The Dunlop Art Gallery presents:
Susan Shantz : creatures in translation
April 27 to June 14, 2012
Opening Reception: Friday, April 27 at 7:00 pm
Artist's Talk and Japanese Tea Ceremony: Saturday, April 28 at 1:00 pm
creatures in translation is a solo exhibition of new sculptures and prints by Saskatoon-based artist Susan Shantz. Initially pondering the loss of cultural information that occurs as a result of digital reproduction of art and artifacts, Shantz's project delves into a richly entangled web of related queries and concerns.
Accessing images from the Art Gallery of Greater Victoria's online archives as source material, Shantz used three-dimensional modeling software and a haptic tool to simulate the process of sculpting clay, recreating artifacts as they appear online. These digitally sculpted forms are then rendered two- and three-dimensionally into forms of varying sizes and states of completion. The objects Shantz chooses to work with are four early 20th century Japanese Banko ware teapots, shaped like a badger, sparrow, frog, and sea creature, choices that reflect a longstanding interest in the artist's "ubiquitous manufactured versions of nature in culture." The history of Banko ware is also significant to this body of work: while first and second stage Banko ceramics were made by named and well-recognized ceramic artists, Shantz draws her inspiration from works of third stage Banko Ware, which have a more ambiguous provenance. These factory-made ceramics were produced by copyists who replicated the works and appropriated the styles of the original Banko masters. Known for their whimsical and amusingly anthropomorphic forms, these functional and decorative ceramics became extremely popular, both in Japan and in Europe.
Numerous translative acts are involved in the production and subsequent interpretation of these pots, from their representation of natural forms, to their reproduction as commercial goods, to their reification as art objects within the museum and their circulation as images within the museum's online database. With each translative turn, some signifiers are lost while others are gained. In rendering and re-presenting these artifacts using contemporary technologies, Shantz comments on these processes of translation and influence. Her unfaithful copies reveal the ahistorical and cross-cultural qualities of these historical and cultural artifacts, emphasizing the formal similarities of early 20th century Japanese ceramics and contemporary anime, Victorian paper collage, and Claymation. Three-dimensional modeling also carries with it a specific set of aesthetic referents, ranging from video gaming to virtual reality to contemporary film animation, and Shantz allows the objects she renders to be subject to these multiple and mutable signifying fields. By making visible the multiple processes of translation that affect art production, art objects, and collections, Shantz creates an archive of process, a collection that speaks to the challenges of collecting.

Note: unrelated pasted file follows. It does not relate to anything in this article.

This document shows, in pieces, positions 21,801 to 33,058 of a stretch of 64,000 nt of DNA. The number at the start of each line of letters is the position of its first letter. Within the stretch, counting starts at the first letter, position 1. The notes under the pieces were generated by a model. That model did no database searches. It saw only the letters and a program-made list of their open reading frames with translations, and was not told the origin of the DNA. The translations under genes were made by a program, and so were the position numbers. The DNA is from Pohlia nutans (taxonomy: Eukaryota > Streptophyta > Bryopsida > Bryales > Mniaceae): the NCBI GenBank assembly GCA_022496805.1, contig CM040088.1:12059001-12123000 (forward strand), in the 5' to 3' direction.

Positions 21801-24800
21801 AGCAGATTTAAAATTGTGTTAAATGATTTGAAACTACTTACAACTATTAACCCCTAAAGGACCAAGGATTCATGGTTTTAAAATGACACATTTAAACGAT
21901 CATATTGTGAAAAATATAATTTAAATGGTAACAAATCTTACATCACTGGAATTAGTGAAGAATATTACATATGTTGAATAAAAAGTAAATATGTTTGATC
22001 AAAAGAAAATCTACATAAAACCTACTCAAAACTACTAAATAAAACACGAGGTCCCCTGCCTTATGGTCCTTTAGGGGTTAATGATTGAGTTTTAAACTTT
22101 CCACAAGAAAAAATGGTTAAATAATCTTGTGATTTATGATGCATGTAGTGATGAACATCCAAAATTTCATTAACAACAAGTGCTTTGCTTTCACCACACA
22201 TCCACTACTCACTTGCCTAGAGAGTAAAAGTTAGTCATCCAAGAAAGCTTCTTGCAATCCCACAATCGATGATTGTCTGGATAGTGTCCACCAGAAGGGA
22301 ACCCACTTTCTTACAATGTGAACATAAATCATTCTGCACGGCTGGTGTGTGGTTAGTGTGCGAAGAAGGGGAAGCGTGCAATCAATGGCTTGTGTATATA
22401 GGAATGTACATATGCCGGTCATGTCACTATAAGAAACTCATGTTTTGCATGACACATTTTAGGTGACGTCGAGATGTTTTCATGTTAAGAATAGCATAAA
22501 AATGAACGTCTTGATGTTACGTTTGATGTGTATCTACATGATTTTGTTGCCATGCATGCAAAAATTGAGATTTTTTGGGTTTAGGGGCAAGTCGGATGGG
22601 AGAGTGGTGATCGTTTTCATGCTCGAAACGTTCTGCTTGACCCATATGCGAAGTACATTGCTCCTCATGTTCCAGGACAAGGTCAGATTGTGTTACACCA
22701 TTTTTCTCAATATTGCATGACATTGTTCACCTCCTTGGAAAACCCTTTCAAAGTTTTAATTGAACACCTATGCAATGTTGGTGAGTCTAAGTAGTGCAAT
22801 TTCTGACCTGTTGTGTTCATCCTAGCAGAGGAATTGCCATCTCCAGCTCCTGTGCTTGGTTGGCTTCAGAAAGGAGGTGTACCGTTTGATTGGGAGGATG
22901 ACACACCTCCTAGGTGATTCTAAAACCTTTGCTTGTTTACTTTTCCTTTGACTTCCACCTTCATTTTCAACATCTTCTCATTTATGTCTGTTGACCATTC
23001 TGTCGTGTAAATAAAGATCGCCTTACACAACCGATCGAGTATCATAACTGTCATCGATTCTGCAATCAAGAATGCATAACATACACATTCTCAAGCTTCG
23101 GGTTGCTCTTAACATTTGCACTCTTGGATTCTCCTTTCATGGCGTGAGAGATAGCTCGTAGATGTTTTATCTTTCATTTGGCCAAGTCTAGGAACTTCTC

About the Artist:
Susan Shantz graduated with a Master of Fine Arts from York University in 1989 and currently teaches sculpture and mixed media in the Department of Art and Art History at the University of Saskatchewan. Her work has been featured in public and artist-run galleries across Canada, including exhibitions at the Mendel Art Gallery in Saskatoon, the Art Gallery of Greater Victoria, Definitely Superior in Thunder Bay, and Galerie Articule in Montreal. Her work is in numerous public holdings including the Saskatchewan Arts Board, the Canada Council Art Bank, the MacKenzie Art Gallery, and the Burlington Cultural Centre.
Dunlop Art Gallery
Regina Public Library Central, 2231-12th Avenue, Regina, Saskatchewan S4P 3Z5
Monday through Thursday 9:30 am to 9:00 pm
Friday 9:30 am to 6:00 pm
Saturday 10:00 am to 5:00 pm
Sunday 1:30 to 5:00 pm
Closed statutory holidays
For more information, please contact:
Dr. Curtis Collins, Director
The Dunlop Art Gallery gratefully acknowledges the support of the Canada Council for the Arts, the Saskatchewan Arts Board, SaskCulture, and Saskatchewan Lotteries.